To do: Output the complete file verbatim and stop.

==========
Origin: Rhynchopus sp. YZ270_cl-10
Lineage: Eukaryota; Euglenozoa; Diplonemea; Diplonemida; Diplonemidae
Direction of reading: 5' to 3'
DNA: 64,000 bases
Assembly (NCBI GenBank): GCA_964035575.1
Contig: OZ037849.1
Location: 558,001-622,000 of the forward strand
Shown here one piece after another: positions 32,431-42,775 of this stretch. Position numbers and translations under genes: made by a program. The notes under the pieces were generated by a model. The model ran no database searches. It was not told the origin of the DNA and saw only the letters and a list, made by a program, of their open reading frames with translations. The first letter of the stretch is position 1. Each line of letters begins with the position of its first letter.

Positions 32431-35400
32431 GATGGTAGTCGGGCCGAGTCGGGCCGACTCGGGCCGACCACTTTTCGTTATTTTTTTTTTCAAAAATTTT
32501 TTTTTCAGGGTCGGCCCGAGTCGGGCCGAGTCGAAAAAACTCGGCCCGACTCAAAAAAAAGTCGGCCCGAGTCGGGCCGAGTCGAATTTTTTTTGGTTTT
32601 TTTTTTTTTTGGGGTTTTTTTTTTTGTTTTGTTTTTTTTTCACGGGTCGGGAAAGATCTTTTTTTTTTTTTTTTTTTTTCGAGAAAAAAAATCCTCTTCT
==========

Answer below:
Origin: Rhynchopus sp. YZ270_cl-10
Lineage: Eukaryota; Euglenozoa; Diplonemea; Diplonemida; Diplonemidae
Direction of reading: 5' to 3'
DNA: 64,000 bases
Assembly (NCBI GenBank): GCA_964035575.1
Contig: OZ037849.1
Location: 558,001-622,000 of the forward strand
Shown here one piece after another: positions 32,431-42,775 of this stretch. Position numbers and translations under genes: made by a program. The notes under the pieces were generated by a model. The model ran no database searches. It was not told the origin of the DNA and saw only the letters and a list, made by a program, of their open reading frames with translations. The first letter of the stretch is position 1. Each line of letters begins with the position of its first letter.

Positions 32431-35400
32431 GATGGTAGTCGGGCCGAGTCGGGCCGACTCGGGCCGACCACTTTTCGTTATTTTTTTTTTCAAAAATTTT
32501 TTTTTCAGGGTCGGCCCGAGTCGGGCCGAGTCGAAAAAACTCGGCCCGACTCAAAAAAAAGTCGGCCCGAGTCGGGCCGAGTCGAATTTTTTTTGGTTTT
32601 TTTTTTTTTTGGGGTTTTTTTTTTTGTTTTGTTTTTTTTTCACGGGTCGGGAAAGATCTTTTTTTTTTTTTTTTTTTTTCGAGAAAAAAAATCCTCTTCT